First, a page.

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Northern Pulp to register plans for replacing treatment facility by end of January


The Boat Harbour treatment site processes waste water from the Northern Pulp mill, seen in the background. - The Chronicle Herald
The Boat Harbour treatment site processes waste water from the Northern Pulp mill, seen in the background. - The Chronicle Herald

ABERCROMBIE POINT, N.S. 

Northern Pulp will register its plans for replacing the Boat Harbour treatment facility with Nova Scotia’s Department of Environment by the end of January, triggering the start of the provincial environmental assessment.

Kathy Cloutier, director of communications for Paper Excellence, which owns Northern Pulp, says despite the fact the mill hasn’t yet been able to have a survey crew complete their work, the project will be registered using existing data. 

“That is a heavily surveyed area, so there is data we’re able to rely on, although our preference would have been our own updated survey,” she said. 

A survey boat had been blocked repeatedly from doing work in the area by fishermen opposed to the plans of pumping treated effluent into the Northumberland Strait. A judge has since issued a temporary injunction to prevent fishermen from stopping the survey boat from doing work. 

Cloutier didn’t rule out the possibility of the survey work being completed before the end of January, but said it would depend on availability of the survey boat, weather and safety. 

The project Northern Pulp submits will include the primarily land-based route for the pipe carrying treated effluent from Abercrombie Point, which will empty in the area off Caribou Point. Initially, Northern Pulp had been considering a route which would have emptied in the area of the Northumberland Strait off of Pictou Road, however, there were concerns about that route, including ice scours as well as a shipwreck that was located along the initially planned route. 

Cloutier said the Caribou route is their preferred route for various reasons, including the volume and depth of water in that location which would improve the mixing of the treated effluent flowing out with the water in the Strait. 

“It’s a better disbursement area and a shorter in-water pipe which answers some of the concerns raised by the community and others.” she said. 

While the initial route would have had between 10 and 13 kilometres of pipe underwater, this route will only have about three kilometres underwater.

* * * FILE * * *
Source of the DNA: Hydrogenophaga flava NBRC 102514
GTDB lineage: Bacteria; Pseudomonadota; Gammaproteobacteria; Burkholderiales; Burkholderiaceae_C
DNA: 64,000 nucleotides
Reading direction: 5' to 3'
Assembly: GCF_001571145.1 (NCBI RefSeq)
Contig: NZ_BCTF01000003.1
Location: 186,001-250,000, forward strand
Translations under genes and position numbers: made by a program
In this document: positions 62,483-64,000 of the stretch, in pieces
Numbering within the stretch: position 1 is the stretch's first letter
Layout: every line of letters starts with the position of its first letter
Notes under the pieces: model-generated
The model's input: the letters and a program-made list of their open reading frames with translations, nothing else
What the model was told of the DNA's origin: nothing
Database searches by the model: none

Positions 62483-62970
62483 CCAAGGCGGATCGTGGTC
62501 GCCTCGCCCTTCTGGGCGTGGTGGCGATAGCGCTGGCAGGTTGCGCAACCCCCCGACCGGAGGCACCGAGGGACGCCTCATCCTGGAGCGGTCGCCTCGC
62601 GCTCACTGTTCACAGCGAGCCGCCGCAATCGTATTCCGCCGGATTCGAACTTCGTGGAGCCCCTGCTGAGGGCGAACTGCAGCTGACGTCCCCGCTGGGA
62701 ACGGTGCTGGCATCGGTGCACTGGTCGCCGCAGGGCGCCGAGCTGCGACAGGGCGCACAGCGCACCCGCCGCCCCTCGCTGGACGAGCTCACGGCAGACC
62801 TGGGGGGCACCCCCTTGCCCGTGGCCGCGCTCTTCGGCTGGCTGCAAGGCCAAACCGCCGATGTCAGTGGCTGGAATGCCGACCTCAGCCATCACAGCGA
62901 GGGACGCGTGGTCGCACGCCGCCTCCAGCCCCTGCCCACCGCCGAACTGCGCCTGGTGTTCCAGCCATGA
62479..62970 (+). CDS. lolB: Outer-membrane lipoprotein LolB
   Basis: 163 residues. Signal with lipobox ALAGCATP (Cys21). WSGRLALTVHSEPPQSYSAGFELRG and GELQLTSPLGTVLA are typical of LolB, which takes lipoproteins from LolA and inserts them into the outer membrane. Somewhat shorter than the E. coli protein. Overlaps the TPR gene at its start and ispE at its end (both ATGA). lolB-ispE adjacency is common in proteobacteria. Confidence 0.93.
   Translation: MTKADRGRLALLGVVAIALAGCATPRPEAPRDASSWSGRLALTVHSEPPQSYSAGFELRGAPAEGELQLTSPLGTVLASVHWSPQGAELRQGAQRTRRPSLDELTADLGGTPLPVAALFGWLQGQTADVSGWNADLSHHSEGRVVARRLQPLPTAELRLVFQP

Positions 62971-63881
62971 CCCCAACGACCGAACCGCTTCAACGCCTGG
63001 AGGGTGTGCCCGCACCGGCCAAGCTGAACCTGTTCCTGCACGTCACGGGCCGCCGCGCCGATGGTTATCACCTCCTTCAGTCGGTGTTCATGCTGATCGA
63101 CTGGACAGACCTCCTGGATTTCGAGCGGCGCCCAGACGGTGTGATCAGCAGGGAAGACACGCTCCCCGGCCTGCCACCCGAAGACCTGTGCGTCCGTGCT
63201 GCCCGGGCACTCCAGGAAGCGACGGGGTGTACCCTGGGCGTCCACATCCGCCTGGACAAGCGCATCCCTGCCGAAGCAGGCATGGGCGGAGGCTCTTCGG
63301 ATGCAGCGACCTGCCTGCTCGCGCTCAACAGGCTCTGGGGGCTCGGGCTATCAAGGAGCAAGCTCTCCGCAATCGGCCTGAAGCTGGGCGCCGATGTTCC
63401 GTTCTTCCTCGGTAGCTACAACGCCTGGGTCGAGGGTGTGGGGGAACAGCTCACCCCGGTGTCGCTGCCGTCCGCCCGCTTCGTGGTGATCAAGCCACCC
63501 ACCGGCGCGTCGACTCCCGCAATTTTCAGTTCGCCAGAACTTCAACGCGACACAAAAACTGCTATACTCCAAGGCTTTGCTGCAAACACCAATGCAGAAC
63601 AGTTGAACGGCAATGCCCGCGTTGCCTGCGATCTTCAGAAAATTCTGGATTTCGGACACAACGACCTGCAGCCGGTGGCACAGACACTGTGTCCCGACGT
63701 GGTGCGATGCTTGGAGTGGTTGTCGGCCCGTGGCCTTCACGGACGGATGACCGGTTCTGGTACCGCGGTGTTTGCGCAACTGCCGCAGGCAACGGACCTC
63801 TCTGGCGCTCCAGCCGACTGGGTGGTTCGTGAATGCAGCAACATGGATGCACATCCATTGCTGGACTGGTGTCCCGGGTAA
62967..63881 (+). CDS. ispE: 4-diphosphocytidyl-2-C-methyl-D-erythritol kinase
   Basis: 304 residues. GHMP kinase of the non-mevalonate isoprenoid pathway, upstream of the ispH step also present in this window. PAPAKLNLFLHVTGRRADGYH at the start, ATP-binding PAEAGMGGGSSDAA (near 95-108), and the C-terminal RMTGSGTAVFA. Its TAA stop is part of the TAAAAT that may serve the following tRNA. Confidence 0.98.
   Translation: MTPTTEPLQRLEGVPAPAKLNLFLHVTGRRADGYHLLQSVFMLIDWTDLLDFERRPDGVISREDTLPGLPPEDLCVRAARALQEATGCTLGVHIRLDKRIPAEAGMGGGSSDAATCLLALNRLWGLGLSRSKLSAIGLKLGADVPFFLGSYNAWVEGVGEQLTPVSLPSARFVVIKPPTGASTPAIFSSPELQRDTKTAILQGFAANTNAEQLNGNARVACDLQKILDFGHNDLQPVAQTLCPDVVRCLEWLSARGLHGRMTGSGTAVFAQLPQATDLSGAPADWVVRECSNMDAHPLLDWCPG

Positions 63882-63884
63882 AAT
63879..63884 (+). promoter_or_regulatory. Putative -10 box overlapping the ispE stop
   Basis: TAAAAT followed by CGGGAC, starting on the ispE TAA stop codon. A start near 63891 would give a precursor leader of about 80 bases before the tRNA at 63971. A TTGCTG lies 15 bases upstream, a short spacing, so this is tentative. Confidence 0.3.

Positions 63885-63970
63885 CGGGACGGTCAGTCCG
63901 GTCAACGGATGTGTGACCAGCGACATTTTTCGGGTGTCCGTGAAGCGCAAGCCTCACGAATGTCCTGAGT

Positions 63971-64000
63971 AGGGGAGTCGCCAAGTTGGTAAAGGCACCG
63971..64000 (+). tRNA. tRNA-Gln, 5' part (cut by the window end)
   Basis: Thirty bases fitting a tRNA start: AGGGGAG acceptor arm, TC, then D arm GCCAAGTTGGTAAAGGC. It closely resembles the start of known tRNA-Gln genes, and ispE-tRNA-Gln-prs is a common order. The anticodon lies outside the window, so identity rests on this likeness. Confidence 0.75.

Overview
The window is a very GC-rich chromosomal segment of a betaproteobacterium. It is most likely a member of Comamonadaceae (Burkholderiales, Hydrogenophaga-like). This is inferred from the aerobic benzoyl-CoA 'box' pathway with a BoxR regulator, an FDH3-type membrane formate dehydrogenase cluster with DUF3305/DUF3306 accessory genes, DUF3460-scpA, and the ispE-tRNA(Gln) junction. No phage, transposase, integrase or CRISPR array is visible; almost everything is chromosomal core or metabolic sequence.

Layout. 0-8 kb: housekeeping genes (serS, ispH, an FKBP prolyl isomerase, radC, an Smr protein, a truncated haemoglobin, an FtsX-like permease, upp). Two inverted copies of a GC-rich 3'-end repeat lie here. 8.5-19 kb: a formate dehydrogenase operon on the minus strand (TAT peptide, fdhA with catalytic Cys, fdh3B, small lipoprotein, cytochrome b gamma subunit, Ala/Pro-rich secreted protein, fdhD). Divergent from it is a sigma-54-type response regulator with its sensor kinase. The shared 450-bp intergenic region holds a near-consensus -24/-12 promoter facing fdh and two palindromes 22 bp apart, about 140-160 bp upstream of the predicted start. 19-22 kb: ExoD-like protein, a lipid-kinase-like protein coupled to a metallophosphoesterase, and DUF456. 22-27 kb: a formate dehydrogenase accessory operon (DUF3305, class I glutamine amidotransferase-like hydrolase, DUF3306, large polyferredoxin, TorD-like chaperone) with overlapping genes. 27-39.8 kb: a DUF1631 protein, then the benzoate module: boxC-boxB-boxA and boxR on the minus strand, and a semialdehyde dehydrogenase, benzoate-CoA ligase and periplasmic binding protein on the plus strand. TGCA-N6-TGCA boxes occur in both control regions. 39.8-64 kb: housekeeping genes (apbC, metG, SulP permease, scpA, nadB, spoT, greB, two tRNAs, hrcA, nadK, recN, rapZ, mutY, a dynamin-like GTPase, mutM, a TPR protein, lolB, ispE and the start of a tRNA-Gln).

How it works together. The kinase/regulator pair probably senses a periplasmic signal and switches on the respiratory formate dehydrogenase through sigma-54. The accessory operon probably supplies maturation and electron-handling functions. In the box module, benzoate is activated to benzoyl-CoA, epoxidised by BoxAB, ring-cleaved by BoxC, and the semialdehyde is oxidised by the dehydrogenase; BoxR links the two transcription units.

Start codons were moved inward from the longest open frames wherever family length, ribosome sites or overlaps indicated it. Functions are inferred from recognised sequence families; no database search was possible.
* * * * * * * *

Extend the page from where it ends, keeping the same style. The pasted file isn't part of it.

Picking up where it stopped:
One of the biggest advantages of the new treatment facility over the existing Boat Harbour treatment facility is the fact that no untreated effluent will leave Northern Pulp’s property on Abercrombie Point, Cloutier said. With the existing system that’s been in operation since the mill opened, untreated effluent is piped from the mill at Abercrombie Point to the Boat Harbour treatment facility near Pictou Landing where it is treated before being released into Boat Harbour and then flows out to the Northumberland Strait. 

The province has decided the new treatment facility would fall into the Class 1 Environmental Assessment Category, which would take approximately 60 days. It hasn’t been determined yet whether a federal environmental assessment will be required. A federal assessment could take much longer to complete. 

Cloutier said the company has no doubts the project will meet the requirements of the environmental assessment. 

“We are confident in the project and the science,” she said ,adding it’s been designed by world-class engineers and will be built by a world-class company. 

Cloutier said engineers and design teams are currently trying to work on a feasible timeline for completion of the project. 

The company has already said it will not be able to meet the deadline of January, 2020 to close the existing Boat Harbour facility and are lobbying for the province to extend the deadline. She believes the extension is supported by those who understand the importance of the mill to the forestry industry and overall economy of the province. 

“This is an extension that is necessary to provide the time to complete construction," she said. 

She said it would be impossible to keep the mill going even under a hot idle without a treatment facility. 

The company is not even considering the option of temporarily closing at this point. No time would be optimal if they did have to shut it down, said Cloutier, but winter would particularly be difficult. 

“It would be a ripple effect from suppliers to contractors to the port of Halifax almost instantly.” 

RELATED LINKS

• Here's how Northern Pulp says its effluent treatment plan would work

• Environmental experts offer insight on proposed design

• Fishermen and Northern Pulp at an impasse

• ‘Everyone’s not going to be as nice as me’: Survey boat mapping Northern Pulp effluent pipe forced back to shore

• Fishermen, First Nation still oppose Northern Pulp pipe plan

• Northern Pulp pipeline could harm herring spawning beds, say PEI fishermen

• Northern Pulp scrambles to clean up effluent spill

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